by David Korzinski | December 2, 2020 7:30 pm
December 3, 2020 – As Canadians watch Britons and New Yorkers roll up their sleeves – literally – in preparation to receive much-coveted first doses of COVID-19 vaccines, lingering questions over when they themselves will be immunized are having a negative impact on how they perceive the federal government’s management of the pandemic.
New research from the non-profit Angus Reid Institute shows a slim majority (56%) says the government under Prime Minister Justin Trudeau has done a “good job” handling the crisis. However, this represents a 10-point decline from the last quarter.
This poorer assessment, however, does not appear to be affecting the PM’s own political circumstances. Half in this country (50%) approve of the job he is doing, a level unchanged since early September.
Trudeau continues to perform well ahead of his party, given the statistical tie the Liberal Party of Canada finds itself in with the Conservative Party on vote intention (34% to 33% respectively) – essentially where the two parties stood after the October 2019 election.
As the country looks towards a new year and an eventual end to the crisis that has taken lives, jobs, and hope from so many Canadians, the financial impact of COVID-19 has a massive impact on their outlook for 2021.
Those who have lost work or equity due to the crisis are nearly twice as likely to say they’ll be worse off next year than those who have escaped financially unscathed so far.
The Angus Reid Institute (ARI) was founded in October 2014 by pollster and sociologist, Dr. Angus Reid. ARI is a national, not-for-profit, non-partisan public opinion research foundation established to advance education by commissioning, conducting and disseminating to the public accessible and impartial statistical data, research and policy analysis on economics, political science, philanthropy, public administration, domestic and international affairs and other socio-economic issues of importance to Canada and its world.
In a year like no other seen for generations, Canadians head into an anxiety-laden holiday season, asked to cancel family gatherings and long-held traditions in order to quell the second wave of COVID-19.
As with most of the year, pandemic response continues to top the list of federal government priorities that Canadians care about most. Nearly half (47%) say it is top priority and another closely connected concern – health care – is the second most urgent issue. The economy comes in third, suggesting that while financial concerns are widely seen as the crucial focus, the country continues to give precedence to the fight to contain the virus itself.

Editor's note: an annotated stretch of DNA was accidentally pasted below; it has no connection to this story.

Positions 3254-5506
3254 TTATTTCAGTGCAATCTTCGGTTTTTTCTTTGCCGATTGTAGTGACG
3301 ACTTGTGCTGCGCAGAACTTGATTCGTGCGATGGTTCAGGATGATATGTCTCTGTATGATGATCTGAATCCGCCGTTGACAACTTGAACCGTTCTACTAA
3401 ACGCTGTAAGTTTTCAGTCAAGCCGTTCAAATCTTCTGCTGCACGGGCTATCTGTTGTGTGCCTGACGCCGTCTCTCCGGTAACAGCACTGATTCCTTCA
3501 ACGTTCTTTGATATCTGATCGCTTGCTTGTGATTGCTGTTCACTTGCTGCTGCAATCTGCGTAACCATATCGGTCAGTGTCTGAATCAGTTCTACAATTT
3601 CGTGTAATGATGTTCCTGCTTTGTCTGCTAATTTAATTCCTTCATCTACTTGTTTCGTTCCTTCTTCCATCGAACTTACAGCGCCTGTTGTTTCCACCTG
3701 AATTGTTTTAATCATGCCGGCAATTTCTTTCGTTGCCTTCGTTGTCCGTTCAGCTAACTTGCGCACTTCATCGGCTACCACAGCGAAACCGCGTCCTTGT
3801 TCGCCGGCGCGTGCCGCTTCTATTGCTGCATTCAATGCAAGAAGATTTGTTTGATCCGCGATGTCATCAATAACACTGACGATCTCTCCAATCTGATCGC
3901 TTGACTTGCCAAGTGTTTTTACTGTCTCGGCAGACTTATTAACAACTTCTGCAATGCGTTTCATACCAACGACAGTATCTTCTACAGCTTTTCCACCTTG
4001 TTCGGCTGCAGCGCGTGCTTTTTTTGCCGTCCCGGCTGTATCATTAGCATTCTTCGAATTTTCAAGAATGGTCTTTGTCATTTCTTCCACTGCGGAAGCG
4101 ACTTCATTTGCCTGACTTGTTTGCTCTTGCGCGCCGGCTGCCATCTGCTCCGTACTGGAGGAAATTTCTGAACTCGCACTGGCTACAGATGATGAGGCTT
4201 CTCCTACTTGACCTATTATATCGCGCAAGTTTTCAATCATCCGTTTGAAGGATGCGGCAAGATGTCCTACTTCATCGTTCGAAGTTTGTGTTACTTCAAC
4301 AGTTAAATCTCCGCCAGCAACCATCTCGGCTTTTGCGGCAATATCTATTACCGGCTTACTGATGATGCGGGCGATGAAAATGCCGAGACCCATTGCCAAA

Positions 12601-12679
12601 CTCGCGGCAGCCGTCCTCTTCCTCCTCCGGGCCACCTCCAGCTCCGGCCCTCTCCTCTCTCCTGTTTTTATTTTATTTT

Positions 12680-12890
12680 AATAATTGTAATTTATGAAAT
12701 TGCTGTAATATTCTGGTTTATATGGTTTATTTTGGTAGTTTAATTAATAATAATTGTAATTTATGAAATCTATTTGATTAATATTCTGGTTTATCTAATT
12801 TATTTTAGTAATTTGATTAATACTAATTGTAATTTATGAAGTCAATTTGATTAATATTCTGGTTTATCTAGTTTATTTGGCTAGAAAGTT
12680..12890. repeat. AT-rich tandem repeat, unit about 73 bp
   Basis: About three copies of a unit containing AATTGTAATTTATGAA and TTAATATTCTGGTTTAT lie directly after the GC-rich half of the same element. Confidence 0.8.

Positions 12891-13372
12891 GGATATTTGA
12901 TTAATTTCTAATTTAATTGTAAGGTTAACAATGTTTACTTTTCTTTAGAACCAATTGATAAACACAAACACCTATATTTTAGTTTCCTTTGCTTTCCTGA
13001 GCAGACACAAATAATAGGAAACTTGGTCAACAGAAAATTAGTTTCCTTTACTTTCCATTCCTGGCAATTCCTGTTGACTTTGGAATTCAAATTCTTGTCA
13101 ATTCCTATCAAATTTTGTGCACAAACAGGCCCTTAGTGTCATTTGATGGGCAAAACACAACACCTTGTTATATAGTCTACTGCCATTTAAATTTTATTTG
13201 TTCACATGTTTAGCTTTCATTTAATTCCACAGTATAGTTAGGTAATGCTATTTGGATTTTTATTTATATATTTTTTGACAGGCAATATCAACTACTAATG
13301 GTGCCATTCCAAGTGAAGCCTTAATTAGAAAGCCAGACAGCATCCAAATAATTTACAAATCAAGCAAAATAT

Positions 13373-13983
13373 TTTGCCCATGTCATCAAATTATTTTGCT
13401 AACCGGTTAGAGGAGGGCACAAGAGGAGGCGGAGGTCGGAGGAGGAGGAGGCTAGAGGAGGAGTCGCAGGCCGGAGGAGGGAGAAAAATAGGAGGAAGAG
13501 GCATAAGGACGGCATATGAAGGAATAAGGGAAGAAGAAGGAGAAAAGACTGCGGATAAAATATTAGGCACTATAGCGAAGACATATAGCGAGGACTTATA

There has been a sharp increase in the proportion of Canadians saying the pandemic is a top issue for them compared to when this same question was asked in the summer, when the COVID-19 curve was trending downward. Current priority levels for the country’s COVID-19 response are back to the peak recorded in April, during the worst of the first wave.
As COVID-19 has dominated the year, other top issues like climate change have been de-prioritized by Canadians. The proportion of Canadians worried about the deficit has also waxed and waned as the perceptions of the threat of the virus – and the economic measures needed to sustain Canadians during this period – have evolved. Note that these responses were fielded before the new deficit numbers were released, and responses to the new $381 billion deficit are not reflected in this wave:
Canadians are broadly aligned on what the focus of the federal government should be. The pandemic is considered the most pressing concern in every region of the country, though in Alberta it is virtually tied with the economy in this regard. The province’s economy was hit especially hard this year, and is expected to have a long road to recovery.
British Columbia is the only province where climate change and the environment are seen as the second highest priority, however this is considered a top issue by a similar share of residents (roughly one-third) in Quebec and Nova Scotia as well.
In Saskatchewan, the deficit and government spending, a primary worry for 35 per cent of residents, cracks the top three.
Overall, Canadians are more positive than negative about how the federal government is handling the pandemic, with a majority (56%) saying they are doing a good job. Canada has secured 20 million doses of a vaccine from Moderna and will reportedly be among the first countries to receive shipments in the new year, but Trudeau has warned that Canada will receive some vaccines later than countries that had capacity to produce doses domestically.
Having been criticized for putting Canada “at the back of the line” after the government waited until August to make its first purchase order, two-in-five Canadians (40%) say they believe the federal government is doing a poor job of handling this issue.
Unfortunately for the government, the trend is not an encouraging one. More say it is doing a poor job than at any point this year, with a correspondingly steep drop in the number who think the response has been handled well.